The protective effect of vitamin E (vit E) on cadmium (Cd) induced oxidative stress was studied in the blood of rats.
Methods: The rats were randomly divided in to three experimental groups: Control, Cd treated and Cd + vit E treated, each contain-ing 10 animals. The Cd treated and Cd + vit E treated groups were injected subcutaneously daily with CdCl2 dissolved in isotonic NaCl in the amount of 2 mL/kg for 20 days, resulting in a dosage of 0.49 mg Cd/kg/d. In addition, Cd + vit E treated group received intramuscular injection of 150 mg/kg vit E until the end of the study.
Results: Cd treatment increased significantly malondialdehyde (MDA) levels and the antioxidant enzyme activities of superoxide dismutase (SOD), glutathione peroxidase (GSH-Px) and catalase (CAT) in plasma and erythrocytes compared to the control group. Cd + vit E treatment, decreased significantly elevated MDA lev-els in plasma and erythrocyte and also reduced significantly the enhanced antioxidant levels. Cd treatment increased significantly the activity of iron levels in the plasma compared to the control group. Cd + vit E treatment, decreased the activity of iron levels in the plasma compared to the Cd treated group. In the control group, the histology of erythrocytes was normal. In Cd treated group, there was marked membrane destruction and there were hemolytic changes in erythrocytes. In Cd + vit E treated group, these changes were less than Cd treated group.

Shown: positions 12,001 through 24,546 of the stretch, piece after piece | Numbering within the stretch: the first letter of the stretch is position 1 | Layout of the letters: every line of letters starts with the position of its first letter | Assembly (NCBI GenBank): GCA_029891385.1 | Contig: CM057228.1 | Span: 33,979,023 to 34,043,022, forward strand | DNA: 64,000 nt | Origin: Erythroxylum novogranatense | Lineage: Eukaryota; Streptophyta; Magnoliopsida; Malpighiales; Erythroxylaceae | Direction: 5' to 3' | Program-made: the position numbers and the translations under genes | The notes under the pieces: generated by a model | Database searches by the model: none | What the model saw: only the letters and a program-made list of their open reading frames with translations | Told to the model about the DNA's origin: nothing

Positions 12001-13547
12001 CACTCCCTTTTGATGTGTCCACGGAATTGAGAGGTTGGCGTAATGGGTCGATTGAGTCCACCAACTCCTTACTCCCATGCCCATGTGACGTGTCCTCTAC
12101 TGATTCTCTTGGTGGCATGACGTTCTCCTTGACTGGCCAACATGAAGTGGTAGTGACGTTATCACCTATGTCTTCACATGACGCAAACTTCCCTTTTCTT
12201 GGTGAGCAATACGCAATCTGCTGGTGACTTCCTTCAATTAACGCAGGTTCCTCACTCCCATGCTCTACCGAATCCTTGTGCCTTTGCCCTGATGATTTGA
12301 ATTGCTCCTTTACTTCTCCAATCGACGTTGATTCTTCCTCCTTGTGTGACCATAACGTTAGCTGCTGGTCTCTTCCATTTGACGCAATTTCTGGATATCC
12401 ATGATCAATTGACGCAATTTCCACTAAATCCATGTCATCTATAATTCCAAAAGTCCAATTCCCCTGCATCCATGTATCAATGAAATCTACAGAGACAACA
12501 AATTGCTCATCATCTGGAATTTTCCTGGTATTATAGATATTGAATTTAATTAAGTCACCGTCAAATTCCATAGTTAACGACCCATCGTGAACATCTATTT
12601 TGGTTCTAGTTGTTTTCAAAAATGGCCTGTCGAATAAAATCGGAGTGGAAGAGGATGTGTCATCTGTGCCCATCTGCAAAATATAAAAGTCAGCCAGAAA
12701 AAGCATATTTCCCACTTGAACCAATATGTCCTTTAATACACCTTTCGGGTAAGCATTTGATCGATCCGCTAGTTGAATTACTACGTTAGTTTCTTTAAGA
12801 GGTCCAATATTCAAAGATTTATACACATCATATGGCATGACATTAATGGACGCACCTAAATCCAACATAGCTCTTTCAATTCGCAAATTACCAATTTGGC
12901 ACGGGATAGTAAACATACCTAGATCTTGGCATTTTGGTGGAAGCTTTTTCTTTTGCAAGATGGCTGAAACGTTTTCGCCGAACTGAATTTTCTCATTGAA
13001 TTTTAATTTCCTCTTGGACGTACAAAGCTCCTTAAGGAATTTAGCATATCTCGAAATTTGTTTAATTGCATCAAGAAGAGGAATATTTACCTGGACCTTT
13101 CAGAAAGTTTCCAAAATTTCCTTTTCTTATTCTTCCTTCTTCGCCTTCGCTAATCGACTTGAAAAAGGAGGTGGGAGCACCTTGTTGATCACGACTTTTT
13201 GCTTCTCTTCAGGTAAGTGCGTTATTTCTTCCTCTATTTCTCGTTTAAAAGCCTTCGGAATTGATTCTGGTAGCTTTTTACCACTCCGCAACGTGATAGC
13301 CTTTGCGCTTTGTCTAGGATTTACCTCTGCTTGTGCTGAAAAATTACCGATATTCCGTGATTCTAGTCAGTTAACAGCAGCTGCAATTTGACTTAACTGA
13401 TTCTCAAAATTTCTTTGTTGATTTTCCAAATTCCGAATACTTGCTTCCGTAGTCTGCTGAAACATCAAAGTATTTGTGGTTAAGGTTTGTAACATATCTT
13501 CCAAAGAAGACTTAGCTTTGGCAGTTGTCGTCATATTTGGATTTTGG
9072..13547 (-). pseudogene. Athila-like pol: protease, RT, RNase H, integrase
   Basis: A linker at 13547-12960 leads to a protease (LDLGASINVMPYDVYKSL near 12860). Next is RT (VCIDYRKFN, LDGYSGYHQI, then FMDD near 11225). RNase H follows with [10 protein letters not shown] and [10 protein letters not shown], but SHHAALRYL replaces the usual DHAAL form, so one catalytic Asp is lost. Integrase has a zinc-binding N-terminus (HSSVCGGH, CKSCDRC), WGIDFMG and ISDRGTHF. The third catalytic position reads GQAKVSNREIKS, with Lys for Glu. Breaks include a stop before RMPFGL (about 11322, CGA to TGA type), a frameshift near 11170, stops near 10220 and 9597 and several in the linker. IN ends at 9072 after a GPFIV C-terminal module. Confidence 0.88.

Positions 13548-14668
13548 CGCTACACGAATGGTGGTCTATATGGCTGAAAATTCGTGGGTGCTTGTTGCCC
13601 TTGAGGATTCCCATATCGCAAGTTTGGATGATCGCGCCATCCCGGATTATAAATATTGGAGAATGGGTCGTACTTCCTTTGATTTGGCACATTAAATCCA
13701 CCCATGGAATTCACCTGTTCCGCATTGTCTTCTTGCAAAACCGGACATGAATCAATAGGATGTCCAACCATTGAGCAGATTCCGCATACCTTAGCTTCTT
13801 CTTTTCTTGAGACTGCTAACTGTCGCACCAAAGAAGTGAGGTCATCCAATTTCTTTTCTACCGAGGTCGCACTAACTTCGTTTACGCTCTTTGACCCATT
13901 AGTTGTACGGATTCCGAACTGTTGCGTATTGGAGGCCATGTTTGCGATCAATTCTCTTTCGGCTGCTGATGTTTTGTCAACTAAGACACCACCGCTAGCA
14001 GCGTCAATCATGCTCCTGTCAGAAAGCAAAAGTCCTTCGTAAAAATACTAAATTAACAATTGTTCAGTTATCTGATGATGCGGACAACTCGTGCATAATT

Conclussion: Our results show that vit E exerts a protective effect against cadmium toxicity.